“I am just really proud of this team’s response and their resolve and their resiliency,” Fleck said. “This team showed a lot of heart, character and integrity tonight.”

And now if the Gophers can protect home field at TCF Bank Stadium against Northwestern and reach a bowl game, they would be one of the best examples of overcoming adversity in the country.


• ESPN Insider graded the Timberwolves trade of Jimmy Butler to Philadelphia along with Justin Patton for Dario SaricRobert CovingtonJerryd Bayless and a second-round pick as a B for the Wolves and a C-minus for the 76ers. Writer Kevin Pelton wrote, “Adding two starters will improve Minnesota’s depth as the team hopes to salvage this season while keeping an eye on the future. From the Timberwolves’ standpoint, there’s a lot to like about this deal. Unlike reported offers from the Houston Rockets and Miami Heat, this one doesn’t force Minnesota to take on any negative, long-term salary.”


• According to ESPN NFL reporter Bill Barnwell, Vikings receiver Adam Thielenand defensive lineman Danielle Hunter are in the hunt for Player of the Year awards.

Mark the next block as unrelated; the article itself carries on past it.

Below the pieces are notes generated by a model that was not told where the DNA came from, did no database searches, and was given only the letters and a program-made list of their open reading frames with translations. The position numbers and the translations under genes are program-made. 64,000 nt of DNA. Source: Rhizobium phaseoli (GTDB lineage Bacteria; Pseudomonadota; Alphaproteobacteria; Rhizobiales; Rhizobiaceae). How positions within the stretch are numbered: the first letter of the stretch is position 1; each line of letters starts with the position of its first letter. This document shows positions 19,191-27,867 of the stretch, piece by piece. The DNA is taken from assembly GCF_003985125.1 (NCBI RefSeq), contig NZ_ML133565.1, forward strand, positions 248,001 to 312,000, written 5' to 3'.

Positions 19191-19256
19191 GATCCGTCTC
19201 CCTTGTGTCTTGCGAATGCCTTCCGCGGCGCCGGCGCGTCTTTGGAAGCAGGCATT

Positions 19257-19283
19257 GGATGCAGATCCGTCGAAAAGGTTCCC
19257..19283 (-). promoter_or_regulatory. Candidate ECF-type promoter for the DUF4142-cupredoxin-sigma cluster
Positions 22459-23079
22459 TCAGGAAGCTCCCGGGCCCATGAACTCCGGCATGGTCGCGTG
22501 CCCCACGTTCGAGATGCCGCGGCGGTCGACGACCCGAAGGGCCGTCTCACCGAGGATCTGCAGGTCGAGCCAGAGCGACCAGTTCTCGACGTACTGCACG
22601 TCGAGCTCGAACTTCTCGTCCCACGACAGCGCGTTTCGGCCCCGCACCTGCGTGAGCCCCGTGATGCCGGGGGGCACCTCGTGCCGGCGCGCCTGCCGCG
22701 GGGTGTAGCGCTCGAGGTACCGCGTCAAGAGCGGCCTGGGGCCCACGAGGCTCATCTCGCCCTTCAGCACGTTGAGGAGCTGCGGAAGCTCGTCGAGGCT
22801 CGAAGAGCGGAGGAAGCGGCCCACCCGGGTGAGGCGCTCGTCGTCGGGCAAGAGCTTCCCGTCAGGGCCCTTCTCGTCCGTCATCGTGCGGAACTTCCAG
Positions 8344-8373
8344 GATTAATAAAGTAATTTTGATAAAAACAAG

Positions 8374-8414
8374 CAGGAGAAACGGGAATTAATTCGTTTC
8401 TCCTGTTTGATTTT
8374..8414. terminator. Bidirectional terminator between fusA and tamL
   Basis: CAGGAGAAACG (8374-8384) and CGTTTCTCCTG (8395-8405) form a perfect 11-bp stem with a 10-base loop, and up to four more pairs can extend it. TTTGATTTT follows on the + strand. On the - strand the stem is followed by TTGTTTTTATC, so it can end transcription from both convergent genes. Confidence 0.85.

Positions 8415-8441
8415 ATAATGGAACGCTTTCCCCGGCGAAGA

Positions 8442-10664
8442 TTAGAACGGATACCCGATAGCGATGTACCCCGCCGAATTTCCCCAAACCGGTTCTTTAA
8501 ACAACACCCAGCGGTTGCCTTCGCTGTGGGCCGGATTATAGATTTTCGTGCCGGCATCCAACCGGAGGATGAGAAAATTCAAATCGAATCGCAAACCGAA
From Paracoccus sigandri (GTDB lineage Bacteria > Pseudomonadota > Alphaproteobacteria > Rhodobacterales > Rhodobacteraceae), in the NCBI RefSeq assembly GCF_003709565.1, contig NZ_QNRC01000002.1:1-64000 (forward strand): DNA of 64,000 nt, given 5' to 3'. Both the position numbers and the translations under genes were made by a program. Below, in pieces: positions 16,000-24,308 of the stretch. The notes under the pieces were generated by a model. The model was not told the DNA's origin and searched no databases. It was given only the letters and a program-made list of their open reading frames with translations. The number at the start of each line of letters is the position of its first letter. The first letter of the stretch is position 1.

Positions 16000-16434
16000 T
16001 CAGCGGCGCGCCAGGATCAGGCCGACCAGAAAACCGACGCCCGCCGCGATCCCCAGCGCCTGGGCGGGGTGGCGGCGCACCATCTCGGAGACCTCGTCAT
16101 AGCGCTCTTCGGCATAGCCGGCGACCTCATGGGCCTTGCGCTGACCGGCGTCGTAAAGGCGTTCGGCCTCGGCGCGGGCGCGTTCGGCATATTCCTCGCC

• Vikings defensive line coach Andre Patterson has given his group the “Rushmen 4 Life” nickname, which he coined back during his first stint with the Vikings in 1998-99. That group had four sacks in the red zone last week vs. Detroit.

• One side effect of NBC moving the Vikings-Bears game next Sunday to 7:30 p.m. is how it impacts the Bears’ travel schedule. Chicago has to play at Detroit in the early game on Thanksgiving, about an 85-hour turnaround that is perhaps the shortest turnaround any NFL team can have.


• Gophers men’s basketball coach Richard Pitino on his tough schedule: “We’ll be tested early. We play Utah the second game of the season in our building [Monday], Texas A&M, Santa Clara, Washington [those three games are in Vancouver], at Boston College, Oklahoma State, obviously the Big Ten has a couple games early [at Ohio State and vs. Nebraska]. We will know where we stand.”


• Former Gophers football coach Tracy Claeys, now the defensive coordinator at No. 8 Washington State, has been nominated for the Broyles Award, given annually to the best assistant coach in college football.